This is why gold was used as a monetary foundation for literally thousands of years. You want money to be stable in value. The simplest way to accomplish this was to link it to gold. Today, we summarize this quality by saying that “gold is money.”
Let’s take a look at some of the great gold bull markets of the last hundred years:
- From 1920 to 1923, the price of gold in German marks rose from 160/oz. to 48 trillion/oz.
- From 1945 to 1950, the price of gold in Japanese yen rose from 140/oz. to 12,600/oz.
- From 1948 to 1967, the price of gold in Brazilian cruzeiros went from 648/oz. to 94,500/oz.
- From 1970 to 1980, the price of gold in US dollars went from 35/oz. to 850/oz.
- From 1982 to 1990, the price of gold in Mexican pesos went from 8,000/oz. to 1,025,000/oz.
- From 1989 to 2000, the price of gold in Russian rubles went from 1,600/oz. to 8,120,000/oz.
Each of these situations was an episode of paper currency depreciation. Today (circa 2011) is no different. The rising dollar / gold price, or euro / gold price, or yen / gold price is simply a reflection of the Keynesian “easy money” policies popular around the world today.
We can also see that if gold remains stable in value then the supply/demand considerations that affect industrial commodities do not affect gold, which is a monetary commodity. This is why gold is used as money. If its value was affected by industrial supply/demand factors, we would not be able to use it as money.
Thus, “jewelry demand” or “peak gold,” or any other such factor, has little meaningful effect on gold’s value. Day-to-day money flows will affect the price at which currencies trade vs. gold, but this ultimately affects the currency in question, not gold.
None of these historical “gold bull markets” resulted from jewelry demand or mining supply.
Any attempt to attach a valuation to gold is mostly a waste of time. Concepts like the “inflation-adjusted gold price” or the “gold/oil ratio,” or a ratio of outstanding debt or currency to a quantity of gold bullion, are a distraction. An item that doesn’t change value is never cheap or dear. That is what “gold is money” means.
The “price of gold” may reach five thousand, ten thousand, a hundred thousand, a million, or a billion dollars per ounce. The gold bubble-callers will be frothing at the mouth until they finally have the realization that there was never a bubble in gold, but only a crash in paper money.
Gold is money. Always has been. And it probably always will be. This time it’s different? I don’t think so.
What to do? Obtain more financial education and learn how to protect yourself during these trying times of massive money printing, fiat currency, and runaway inflation. Purchase precious metals, including gold, to hedge or
protect your net worth against the decreasing value of the US Dollar, which is just paper money.
I favor a quote from Steve Forbes … Forbes says that pursuing additional financial education and the resulting increase in our financial literacy will open our eyes to being savvy with our money and using alternative wealth creating strategies; this will be they key to resolving our financial crisis.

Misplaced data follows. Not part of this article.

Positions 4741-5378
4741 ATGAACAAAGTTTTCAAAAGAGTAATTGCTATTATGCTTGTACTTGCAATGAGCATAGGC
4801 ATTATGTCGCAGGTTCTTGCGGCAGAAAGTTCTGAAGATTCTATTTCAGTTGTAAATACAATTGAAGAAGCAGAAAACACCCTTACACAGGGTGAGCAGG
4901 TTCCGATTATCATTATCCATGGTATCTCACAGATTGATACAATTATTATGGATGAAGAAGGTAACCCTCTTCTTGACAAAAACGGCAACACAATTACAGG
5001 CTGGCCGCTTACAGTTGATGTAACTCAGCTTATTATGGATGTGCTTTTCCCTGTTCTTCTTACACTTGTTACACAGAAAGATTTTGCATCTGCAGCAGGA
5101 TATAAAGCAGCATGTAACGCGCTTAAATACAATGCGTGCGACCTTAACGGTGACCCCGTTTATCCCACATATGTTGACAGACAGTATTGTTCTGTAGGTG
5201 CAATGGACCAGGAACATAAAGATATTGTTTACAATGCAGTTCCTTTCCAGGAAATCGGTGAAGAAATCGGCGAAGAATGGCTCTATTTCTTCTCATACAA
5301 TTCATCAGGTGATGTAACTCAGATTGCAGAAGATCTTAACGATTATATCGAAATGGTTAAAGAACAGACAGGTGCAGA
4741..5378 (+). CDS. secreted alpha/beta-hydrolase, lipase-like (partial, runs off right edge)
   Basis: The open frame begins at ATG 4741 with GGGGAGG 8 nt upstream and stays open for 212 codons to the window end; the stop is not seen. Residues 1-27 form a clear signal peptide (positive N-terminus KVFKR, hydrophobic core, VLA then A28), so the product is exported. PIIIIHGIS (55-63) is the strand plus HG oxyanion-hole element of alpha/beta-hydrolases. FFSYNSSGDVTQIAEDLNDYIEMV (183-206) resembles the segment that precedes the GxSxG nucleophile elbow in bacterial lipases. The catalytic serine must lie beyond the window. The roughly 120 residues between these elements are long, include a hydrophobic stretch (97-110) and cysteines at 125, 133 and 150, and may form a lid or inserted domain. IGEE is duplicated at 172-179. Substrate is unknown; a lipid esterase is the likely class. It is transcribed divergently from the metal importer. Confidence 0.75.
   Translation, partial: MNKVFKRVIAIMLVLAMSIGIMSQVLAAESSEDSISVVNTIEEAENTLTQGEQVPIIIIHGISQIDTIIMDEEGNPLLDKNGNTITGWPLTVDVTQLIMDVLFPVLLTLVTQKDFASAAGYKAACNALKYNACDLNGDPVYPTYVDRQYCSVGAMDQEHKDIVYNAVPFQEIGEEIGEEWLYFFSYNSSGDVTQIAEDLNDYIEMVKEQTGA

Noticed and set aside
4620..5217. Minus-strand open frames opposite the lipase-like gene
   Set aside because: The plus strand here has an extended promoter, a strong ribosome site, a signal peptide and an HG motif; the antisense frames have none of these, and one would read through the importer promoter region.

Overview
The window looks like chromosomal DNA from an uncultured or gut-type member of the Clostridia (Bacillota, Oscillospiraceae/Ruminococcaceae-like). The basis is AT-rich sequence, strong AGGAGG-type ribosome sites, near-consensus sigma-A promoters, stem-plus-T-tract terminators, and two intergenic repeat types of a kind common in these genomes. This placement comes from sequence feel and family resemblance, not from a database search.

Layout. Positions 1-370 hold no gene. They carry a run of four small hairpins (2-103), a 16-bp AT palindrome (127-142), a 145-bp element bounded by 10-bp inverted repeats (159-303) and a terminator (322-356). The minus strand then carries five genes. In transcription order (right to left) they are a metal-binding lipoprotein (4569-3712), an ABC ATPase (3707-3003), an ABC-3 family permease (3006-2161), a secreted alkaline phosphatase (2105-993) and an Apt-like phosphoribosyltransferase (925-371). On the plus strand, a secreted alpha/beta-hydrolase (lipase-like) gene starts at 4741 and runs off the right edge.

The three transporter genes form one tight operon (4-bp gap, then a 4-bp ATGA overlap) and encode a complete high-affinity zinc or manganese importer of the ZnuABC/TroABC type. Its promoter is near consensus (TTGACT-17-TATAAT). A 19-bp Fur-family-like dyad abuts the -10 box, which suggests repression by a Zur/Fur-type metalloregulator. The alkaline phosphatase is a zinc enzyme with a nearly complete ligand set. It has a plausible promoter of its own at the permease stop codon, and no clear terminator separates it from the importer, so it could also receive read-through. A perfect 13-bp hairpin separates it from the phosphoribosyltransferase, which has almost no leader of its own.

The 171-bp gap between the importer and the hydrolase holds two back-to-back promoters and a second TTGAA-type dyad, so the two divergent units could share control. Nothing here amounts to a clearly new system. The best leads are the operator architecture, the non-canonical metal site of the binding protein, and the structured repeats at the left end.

To gain the necessary financial education, it is best to pursue association with, access to, and membership in, a wealth creation community. As a result, you will learn about alternative wealth creating strategies and consider investments in non-dollar denominated assets … perhaps emerging markets … perhaps energy assets that are inherently useful like oil rigs, hydropower, or methanol plants … perhaps precious metals, rare earths, water rights, oil, natural gas, potash mines, or gold mines … things hard to build, difficult to replace, and costly to substitute … definitely not financial stocks, definitely not retail stocks, definitely not commercial property.
For those wanting protection of their purchasing power in gold, there are several ways that may be appropriate to obtain this protection. These include direct ownership in minted coins, use of gold exchange traded funds,
gold mutual funds, and junior gold stocks. Many are investigating having part of their IRAs in gold, silver, precious metals, and non-dollar denominated currencies.
In addition, for those that truly believe default of sovereign debt is the greatest risk we all face, it is wise to learn how to implement a multiple flag strategy to diversify this risk or provide protection against higher taxes,
capital controls, hyperinflation, civil unrest, erosion of personal liberty, and the rise of a police state. With a multiple flag system, you consider taking preparations like, but not limited to, establishing a foreign bank account, purchasing some real estate overseas, seeking alternate sources of income, dual citizenship, and carrying multiple passports.
I will continue to provide examples of things we need to learn, the secrets of the insiders, as part of being savvy with our money, and introduce alternative wealth creating strategies, in future articles and updates at my blog over the next few weeks.
Finally, I want to thank Nathan Lewis, author of the book “Gold: The Once and Future Money” as he was the source of some of the material mentioned in this post.
In closing, be sure to Meet Me at my website, WhoIsMikeFarrell; Read Posts about my Internet Marketing Business at aspenIbiz blogspot; and Obtain Some Tips About Being No 1 on Google at aspenIbiz My Go-To-Market Partners website; and Learn How to Live Longer at aspenIbiz My Life’s Advantage Today site.
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